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Allison Walter

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What is more important: Our drugs or our ecosystems?

Originally created to support human health and treat illnesses, pharmaceuticals are being scrutinized as a new class of water pollutants with potentially devastating effects on our ecosystems. Drugs including antibiotics, anti-depressants, birth control pills, and painkillers have been detected in our water sources. The remains of these drugs enter water systems through industrial waste, medical facilities, household toilets, and other methods of disposal. They then pass through sewage treatment facilities and into groundwater, irrigation systems, and waterways from lakes to oceans.

Numerous studies suggest that pharmaceutical wastes pose a significant environmental threat. For example, commonly used anti-depressants and birth control pills are being blamed for reducing fish sperm levels in lakes. Many aquatic and terrestrial organisms rely on fish for their own food and survival; therefore these drugs can be detrimental to biological diversity. Scientists are concerned that traces of pharmaceuticals in our water sources can be linked to abnormalities ranging from frog mutations, inter-sex fish, to an increase in cancer and behavior changes in aquatic organisms.

With the rise of global drug consumption, how much responsibility do the pharmaceutical companies have to protect the environment? How much responsibility do we have as individuals to stop taking these drugs if they cause harmful effects on the environment? Do the benefits we gain from drugs outweigh the long-term and irreversible impact they may have on our ecosystems?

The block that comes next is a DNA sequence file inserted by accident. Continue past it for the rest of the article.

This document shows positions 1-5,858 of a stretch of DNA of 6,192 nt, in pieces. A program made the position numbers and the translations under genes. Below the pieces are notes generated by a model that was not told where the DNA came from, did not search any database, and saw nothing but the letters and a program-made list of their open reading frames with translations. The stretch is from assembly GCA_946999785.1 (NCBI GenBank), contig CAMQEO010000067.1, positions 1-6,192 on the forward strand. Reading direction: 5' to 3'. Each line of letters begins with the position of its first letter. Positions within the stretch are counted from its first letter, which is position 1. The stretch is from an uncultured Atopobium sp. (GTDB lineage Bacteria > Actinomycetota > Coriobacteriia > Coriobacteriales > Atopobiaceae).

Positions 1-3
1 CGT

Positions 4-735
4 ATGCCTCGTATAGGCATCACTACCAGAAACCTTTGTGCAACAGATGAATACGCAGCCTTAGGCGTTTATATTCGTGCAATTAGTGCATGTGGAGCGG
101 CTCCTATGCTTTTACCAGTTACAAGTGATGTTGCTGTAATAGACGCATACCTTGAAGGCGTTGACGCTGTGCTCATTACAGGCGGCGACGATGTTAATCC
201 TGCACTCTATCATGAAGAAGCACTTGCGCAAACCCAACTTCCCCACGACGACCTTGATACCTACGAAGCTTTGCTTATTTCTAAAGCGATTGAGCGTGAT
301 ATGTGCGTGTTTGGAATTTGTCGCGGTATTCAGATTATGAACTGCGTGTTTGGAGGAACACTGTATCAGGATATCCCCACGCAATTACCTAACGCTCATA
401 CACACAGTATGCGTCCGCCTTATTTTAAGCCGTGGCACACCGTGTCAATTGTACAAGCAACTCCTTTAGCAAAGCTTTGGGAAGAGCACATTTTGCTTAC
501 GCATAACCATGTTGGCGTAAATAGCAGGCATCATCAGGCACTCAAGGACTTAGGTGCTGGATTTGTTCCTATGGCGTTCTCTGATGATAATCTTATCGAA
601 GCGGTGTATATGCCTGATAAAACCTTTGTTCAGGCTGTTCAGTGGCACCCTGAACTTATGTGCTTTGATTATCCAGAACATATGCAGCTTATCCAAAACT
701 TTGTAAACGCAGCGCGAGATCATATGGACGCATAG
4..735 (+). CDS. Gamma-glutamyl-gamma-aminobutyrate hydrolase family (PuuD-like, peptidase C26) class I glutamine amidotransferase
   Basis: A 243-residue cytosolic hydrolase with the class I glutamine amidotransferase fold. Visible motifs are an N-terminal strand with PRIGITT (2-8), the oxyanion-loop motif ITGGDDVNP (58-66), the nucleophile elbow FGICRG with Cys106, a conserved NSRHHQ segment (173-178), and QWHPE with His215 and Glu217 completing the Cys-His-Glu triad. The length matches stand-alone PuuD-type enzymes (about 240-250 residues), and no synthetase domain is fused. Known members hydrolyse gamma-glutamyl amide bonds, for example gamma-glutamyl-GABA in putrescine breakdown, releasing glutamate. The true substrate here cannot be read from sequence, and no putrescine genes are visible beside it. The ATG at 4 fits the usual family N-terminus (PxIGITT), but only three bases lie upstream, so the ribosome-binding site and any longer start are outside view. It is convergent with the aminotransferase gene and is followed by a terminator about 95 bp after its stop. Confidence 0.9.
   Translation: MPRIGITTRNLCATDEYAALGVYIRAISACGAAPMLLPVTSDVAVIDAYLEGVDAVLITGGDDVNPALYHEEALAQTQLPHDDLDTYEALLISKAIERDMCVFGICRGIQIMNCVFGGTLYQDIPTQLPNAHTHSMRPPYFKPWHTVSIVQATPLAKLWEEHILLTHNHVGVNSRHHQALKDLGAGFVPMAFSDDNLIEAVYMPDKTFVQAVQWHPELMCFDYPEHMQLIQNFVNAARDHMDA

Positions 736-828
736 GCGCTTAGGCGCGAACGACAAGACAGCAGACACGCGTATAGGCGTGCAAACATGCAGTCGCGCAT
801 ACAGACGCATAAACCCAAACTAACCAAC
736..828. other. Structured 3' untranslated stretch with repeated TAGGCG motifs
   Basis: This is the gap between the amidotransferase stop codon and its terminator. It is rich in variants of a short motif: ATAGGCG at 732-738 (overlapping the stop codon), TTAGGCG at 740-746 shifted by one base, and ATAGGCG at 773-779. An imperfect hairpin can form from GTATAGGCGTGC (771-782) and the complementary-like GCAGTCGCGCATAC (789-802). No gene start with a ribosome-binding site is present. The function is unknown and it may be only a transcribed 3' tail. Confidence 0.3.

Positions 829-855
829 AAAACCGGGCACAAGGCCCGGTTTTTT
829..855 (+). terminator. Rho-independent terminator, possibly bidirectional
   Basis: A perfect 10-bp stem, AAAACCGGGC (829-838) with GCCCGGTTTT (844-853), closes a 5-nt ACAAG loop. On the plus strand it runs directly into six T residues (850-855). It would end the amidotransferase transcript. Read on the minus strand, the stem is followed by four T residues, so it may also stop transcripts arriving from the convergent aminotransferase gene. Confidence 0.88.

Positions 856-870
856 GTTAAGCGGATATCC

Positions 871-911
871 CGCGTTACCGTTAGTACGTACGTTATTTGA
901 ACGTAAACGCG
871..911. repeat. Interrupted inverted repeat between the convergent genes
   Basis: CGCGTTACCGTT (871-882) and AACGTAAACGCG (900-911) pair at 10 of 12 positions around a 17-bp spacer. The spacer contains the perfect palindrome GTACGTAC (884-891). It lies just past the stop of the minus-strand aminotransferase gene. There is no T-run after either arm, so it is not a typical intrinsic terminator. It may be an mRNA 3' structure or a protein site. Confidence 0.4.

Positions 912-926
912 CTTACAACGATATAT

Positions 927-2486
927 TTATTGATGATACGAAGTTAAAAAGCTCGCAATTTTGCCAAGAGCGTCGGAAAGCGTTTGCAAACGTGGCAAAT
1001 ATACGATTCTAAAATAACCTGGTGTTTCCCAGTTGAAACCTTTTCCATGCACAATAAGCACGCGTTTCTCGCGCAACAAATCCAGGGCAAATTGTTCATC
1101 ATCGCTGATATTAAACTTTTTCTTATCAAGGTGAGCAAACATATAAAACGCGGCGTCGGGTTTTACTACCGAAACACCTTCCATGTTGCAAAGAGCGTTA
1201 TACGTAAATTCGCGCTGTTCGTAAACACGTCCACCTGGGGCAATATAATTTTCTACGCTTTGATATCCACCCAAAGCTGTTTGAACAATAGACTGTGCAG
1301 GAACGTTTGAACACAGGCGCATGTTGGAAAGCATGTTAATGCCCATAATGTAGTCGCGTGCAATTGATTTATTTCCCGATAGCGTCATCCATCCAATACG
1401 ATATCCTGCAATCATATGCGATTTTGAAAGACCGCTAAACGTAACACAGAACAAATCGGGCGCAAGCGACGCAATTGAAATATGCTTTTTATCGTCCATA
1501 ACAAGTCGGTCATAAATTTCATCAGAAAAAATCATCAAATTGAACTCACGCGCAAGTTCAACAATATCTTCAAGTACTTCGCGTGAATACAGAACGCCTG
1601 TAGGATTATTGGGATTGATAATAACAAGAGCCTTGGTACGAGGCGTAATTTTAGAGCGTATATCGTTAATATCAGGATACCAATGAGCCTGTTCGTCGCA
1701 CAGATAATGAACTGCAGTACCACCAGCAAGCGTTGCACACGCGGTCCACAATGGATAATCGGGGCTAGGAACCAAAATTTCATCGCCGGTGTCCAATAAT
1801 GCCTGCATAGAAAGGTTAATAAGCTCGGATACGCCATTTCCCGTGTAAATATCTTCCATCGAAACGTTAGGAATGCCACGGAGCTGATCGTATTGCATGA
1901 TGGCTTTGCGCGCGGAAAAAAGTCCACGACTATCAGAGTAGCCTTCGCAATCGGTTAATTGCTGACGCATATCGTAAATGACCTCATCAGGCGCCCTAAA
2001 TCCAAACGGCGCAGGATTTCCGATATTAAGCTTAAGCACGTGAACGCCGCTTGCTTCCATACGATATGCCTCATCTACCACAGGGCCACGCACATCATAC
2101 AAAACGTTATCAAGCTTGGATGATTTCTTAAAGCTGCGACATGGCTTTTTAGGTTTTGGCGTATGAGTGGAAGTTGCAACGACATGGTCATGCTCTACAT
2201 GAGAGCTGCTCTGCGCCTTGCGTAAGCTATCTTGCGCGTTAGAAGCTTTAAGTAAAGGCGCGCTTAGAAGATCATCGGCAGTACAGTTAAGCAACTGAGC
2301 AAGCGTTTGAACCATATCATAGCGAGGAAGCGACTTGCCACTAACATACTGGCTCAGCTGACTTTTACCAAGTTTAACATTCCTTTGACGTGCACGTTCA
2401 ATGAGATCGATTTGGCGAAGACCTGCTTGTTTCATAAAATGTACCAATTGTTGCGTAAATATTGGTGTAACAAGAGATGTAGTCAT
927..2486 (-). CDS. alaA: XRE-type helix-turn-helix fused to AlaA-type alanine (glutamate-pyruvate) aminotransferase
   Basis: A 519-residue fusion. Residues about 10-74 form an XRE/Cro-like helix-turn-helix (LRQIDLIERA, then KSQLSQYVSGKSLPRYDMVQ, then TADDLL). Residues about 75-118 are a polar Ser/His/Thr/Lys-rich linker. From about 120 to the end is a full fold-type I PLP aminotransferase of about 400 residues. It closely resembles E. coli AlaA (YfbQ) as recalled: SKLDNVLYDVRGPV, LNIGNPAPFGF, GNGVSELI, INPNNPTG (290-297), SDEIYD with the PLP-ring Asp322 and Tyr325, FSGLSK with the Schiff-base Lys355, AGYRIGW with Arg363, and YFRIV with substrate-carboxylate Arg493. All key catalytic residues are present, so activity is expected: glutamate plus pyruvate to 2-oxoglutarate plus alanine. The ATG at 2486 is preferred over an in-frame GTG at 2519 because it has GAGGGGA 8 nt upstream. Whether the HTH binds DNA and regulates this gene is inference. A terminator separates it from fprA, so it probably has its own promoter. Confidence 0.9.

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    May 6 2012: Obviously irreversible damage to the environment and ecosystems we live in is not a good thing. But people will not just give up their drugs, so there has to be a way to get pharmaceutical companies to become more eco-friendly and sustainable, and research should be done to find ways to safely break down medicinal compounds that survive after passing through the human body so that they do not harm the environment anymore. So I think it is very important to look at the environment and human pharmaceutical manufacturing and consumption on a larger scale so that the interactions between the two can be better analyzed and perhaps ways to minimize damage from one to the other can be found.
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      May 7 2012: Lisa, you share my sentiments on this subject. I know that I will never throw away unused and expired medications without remembering what they MAY do to the environment. The problem remains that no government agency, like the FDA or CDC, has approached this problem with a public solution.

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